In the future, it is possible that the technology behind the AA will allow regulators to connect related parties and also establish audit trails.
Nandan Nilekani calling the launch of Account Aggregators (AAs), “another UPI moment” got everyone to sit down and take note. But the word itself is still difficult to understand.
So let’s start with what these new entities are. AAs are financial intermediaries licensed by the Reserve Bank of India (RBI). Their purpose is to allow a lending bank or an NBFC to “see” all of a borrower’s financial data, with just a few clicks. Today, when a borrower – an individual, a small and medium-sized business (SME) – goes to the bank for a loan, they must surrender armed with their bank and tax records to convince banks of their net worth. AA saves time and effort.
The AA is not a financial company. It’s more of a technology company. Like Google, it extracts all the relevant financial information about the borrower, with a single click, and places it in front of the lending bank, NBFC, or fintech, so the lender can assess the borrower’s creditworthiness.
Here it is important to understand how AA is different from the credit bureaus. Credit bureaus like CIBIL also make it easy for a bank to assess a new borrower. The difference is that the credit bureaus assess a borrower’s credit information – how many loans they’ve taken and how often they’ve repaid them. But a bank that needs to lend is better placed to assess the borrower if it knows the amount of deposits they have, as well as the number of investments in mutual funds, insurance companies, and pension funds. that he owns. Indeed, now GSTN has also agreed to provide borrower’s GST information via AA to a potential creditor. The GST credit flow can provide a bank with great comfort in the business of the SME borrower.
It is important to add that a lending bank can only obtain information about the borrower with their consent, so at all times the privacy of the borrowers is protected.
AA should usher in unprecedented financial inclusion. A fintech or an NBFC should be able to consult the savings accounts of casual workers and small self-employed people in remote areas and be able to lend them money according to the regularity of their income. MSMEs, who are already getting loans, can get more loans if banks can see their GST tax credits.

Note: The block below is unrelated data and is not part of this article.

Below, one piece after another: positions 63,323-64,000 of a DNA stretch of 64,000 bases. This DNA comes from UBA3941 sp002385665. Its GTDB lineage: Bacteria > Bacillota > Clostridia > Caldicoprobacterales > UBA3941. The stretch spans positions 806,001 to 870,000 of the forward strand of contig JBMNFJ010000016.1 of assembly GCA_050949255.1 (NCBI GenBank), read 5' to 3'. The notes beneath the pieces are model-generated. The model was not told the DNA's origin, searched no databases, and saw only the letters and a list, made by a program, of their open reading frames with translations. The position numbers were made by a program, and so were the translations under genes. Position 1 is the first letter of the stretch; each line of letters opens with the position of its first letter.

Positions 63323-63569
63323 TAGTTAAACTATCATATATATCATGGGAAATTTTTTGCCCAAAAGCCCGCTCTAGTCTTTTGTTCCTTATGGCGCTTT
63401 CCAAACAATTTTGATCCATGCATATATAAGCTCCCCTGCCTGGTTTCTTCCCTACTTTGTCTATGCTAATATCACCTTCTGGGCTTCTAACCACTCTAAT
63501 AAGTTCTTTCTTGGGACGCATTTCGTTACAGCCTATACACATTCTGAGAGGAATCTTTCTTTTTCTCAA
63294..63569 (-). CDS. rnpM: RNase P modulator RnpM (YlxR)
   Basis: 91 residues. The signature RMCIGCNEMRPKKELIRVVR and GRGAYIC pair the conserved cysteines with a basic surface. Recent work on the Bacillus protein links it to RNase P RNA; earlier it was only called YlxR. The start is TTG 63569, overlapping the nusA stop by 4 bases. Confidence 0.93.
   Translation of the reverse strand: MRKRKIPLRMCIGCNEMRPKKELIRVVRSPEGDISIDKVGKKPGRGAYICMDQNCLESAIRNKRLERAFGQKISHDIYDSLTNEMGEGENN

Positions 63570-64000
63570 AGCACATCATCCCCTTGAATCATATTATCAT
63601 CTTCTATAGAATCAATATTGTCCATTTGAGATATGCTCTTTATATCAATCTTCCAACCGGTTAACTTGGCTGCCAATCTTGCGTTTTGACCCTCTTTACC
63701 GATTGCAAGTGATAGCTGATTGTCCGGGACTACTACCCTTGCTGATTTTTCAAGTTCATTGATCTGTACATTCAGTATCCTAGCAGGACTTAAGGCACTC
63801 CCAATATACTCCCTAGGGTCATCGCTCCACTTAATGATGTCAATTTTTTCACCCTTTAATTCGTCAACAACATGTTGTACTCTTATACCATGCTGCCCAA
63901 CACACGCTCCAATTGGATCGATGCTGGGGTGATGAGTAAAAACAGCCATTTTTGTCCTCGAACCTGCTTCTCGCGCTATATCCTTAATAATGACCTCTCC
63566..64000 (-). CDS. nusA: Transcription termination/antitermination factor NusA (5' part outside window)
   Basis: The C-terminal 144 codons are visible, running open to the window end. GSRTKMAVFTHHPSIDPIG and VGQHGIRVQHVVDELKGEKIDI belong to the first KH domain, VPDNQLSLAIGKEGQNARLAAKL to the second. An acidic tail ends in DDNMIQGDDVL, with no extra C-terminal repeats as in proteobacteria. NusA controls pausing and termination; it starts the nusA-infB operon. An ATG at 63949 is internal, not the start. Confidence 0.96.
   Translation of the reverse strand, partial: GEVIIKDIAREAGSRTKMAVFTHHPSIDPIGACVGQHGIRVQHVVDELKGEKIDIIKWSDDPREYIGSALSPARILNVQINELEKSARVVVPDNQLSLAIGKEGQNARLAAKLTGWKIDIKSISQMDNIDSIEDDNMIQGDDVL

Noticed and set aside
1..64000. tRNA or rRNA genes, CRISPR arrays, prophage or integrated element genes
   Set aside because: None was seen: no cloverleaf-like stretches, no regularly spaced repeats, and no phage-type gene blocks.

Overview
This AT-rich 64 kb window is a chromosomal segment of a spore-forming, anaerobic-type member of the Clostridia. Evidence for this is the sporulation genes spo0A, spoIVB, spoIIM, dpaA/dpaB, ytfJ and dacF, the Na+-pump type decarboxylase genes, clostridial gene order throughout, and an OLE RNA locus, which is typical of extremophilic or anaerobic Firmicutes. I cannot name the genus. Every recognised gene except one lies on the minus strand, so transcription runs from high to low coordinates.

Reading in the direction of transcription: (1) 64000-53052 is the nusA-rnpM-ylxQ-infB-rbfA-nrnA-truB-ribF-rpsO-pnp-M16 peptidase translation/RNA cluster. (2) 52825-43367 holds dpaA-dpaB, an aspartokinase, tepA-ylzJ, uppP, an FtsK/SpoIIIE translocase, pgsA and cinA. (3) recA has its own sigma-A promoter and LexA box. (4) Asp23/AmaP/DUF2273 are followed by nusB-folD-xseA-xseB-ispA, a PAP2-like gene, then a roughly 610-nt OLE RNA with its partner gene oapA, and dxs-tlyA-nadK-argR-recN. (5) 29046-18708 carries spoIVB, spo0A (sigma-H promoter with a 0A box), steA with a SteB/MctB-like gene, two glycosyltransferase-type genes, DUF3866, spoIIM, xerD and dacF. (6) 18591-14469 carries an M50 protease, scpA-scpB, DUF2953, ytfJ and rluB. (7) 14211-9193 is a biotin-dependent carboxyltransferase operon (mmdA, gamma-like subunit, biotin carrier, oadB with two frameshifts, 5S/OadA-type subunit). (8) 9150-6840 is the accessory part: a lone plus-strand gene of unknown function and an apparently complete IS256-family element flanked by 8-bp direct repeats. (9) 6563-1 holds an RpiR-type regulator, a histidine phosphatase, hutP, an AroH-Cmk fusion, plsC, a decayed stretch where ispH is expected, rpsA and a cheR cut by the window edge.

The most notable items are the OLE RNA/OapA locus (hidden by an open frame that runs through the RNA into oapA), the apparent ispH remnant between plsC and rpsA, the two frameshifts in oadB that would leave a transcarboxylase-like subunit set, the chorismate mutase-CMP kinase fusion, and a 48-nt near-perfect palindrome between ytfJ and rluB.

Today, the RBI has only allowed entities regulated by a financial regulator to provide information to the AA. Going forward, if power companies and telecommunications companies are also allowed to share their customer data, it could dramatically increase the number of people that banks, NBFCs, and fintechs might be willing to lend. This can increase the productivity of the entire economy and is why Nilekani perhaps calls it “another UPI moment”.
In the future, it is possible that the technology behind the AA will allow regulators to connect related parties and also establish audit trails. In this sense, AA can also be the start of a “Google” moment for financial regulators. Technology can allow regulators to get so much online information about a business that regulators, auditors or investigative agencies may be able to more easily sniff out favors from related parties or siphon money from them. related entities.
Overall, like COWIN or Aadhaar or Jan Dhan, AA can universalize the availability of the public good – in this case finance – and result in higher productivity and growth for the economy.
(Edited by : Aditi Gautam)
First publication: STI